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Man to Man: Dorian Electra and Gender Defiance in Pop Music

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Popstars embracing gender ambiguity and pushing the envelope when it comes to self-expression is not a new thing; whether it be David Bowie and his androgyny, Prince and Freddie Mercury embracing femininity (and getting celebrated as sex symbols for it) or the likes of Elton John and Liberace with their flamboyant stage outfits. With this history in mind, it is interesting to take a look at the current wave of gender-role breaking or ‘gender-defying’ musical artists. While boy band members or Disney actors might have never been seen as the poster boys of traditional masculinity, artists like Harry Styles and YUNGBLUD finding great success (and breaking countless hearts) while sporting the occasional dress or sheer, frilly blouse, is still an interesting development. They are presenting different facets of masculinity and self-expression in art and performance spaces.

Something that is somewhat different this time around though is that many artists are not just defying traditional gender roles and rejecting cis- and heteronormativity, but have actually come out as queer in some form or another. Artists like Miley Cyrus and Sam Smith have come out as non-binary or gender-fluid and many others identify as gay or bisexual (e.g. Lil Nas X, Frank Ocean, Troye Sivan, King Princess, Girl in Red and Dodie). It is clear that we have established more vocabulary to encompass gender and gender expression and achieved a higher visibility and awareness for LGBT+ people in the music space in the last decades, even though a lot of discrimination still remains, of course.

One of the artists that best symbolises this ever-changing landscape of gender, art and expression has to be American singer Dorian Electra. The gender-fluid pop star is known for their eccentric electronic music with their lyrics often concerning gender politics and caricatures of traditional masculinity. Electra’s signature look entails a perfectly straight mustache – drawn on with eyeliner, of course, along with dyed hair and colourful, often kink-inspired stage outfits. Dorian Electra is not unaware of those that came before them either. They have named Liberace and Prince among their top style icons and David Bowie has been a great influence on their life. “My dad got me into Bowie from a young age. I looked up to androgynous rock stars.”, they told The Guardian. Electra’s story goes to show the importance of a supportive upbringing as well. With two artists as parents and their mother later coming out as a lesbian, it seems that Dorian Electra learned quite early of the importance of tolerance, art, fashion, sexuality and gender when it comes to self-expression and freedom.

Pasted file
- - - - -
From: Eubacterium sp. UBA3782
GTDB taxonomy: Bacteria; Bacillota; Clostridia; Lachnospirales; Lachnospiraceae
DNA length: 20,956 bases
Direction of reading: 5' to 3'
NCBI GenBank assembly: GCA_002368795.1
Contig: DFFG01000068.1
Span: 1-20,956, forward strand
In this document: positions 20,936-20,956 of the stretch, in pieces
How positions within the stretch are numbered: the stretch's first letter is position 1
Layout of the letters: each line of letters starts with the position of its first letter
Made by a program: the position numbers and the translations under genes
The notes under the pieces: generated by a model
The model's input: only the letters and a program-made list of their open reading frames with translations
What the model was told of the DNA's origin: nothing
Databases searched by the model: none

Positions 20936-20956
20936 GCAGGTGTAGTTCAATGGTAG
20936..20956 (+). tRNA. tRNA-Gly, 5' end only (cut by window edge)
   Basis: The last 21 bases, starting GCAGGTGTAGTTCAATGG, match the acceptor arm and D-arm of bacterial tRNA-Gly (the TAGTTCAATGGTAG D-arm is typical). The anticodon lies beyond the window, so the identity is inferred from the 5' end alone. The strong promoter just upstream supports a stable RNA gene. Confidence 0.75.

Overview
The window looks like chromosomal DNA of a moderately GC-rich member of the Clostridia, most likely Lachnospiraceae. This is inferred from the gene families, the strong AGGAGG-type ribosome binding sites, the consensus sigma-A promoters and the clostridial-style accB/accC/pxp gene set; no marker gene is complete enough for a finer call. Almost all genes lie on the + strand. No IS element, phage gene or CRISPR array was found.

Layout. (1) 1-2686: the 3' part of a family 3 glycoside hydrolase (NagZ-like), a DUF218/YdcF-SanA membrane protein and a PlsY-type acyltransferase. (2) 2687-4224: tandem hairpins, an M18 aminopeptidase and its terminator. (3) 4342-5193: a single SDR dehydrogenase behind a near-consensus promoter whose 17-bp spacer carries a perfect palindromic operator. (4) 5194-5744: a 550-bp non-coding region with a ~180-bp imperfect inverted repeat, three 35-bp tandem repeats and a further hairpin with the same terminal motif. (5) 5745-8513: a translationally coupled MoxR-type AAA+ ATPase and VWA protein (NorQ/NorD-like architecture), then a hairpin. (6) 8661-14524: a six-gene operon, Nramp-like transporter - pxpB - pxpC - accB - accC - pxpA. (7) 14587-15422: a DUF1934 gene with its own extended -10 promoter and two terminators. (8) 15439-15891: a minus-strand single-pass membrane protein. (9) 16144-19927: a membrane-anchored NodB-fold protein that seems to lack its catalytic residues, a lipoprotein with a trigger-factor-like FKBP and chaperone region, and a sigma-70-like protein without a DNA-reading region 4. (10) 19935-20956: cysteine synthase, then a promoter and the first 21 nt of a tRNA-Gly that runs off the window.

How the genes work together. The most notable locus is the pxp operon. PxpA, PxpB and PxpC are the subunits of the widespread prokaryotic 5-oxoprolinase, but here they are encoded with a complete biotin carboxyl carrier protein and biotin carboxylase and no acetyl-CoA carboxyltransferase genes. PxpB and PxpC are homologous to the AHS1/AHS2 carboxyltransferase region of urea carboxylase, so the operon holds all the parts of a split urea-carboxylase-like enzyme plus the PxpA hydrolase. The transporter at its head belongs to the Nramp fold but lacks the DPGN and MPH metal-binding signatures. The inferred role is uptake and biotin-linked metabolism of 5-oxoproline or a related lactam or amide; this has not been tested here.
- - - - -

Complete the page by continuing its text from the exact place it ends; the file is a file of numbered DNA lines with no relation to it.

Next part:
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Tessa Ast

Fashion Editor | 19-20

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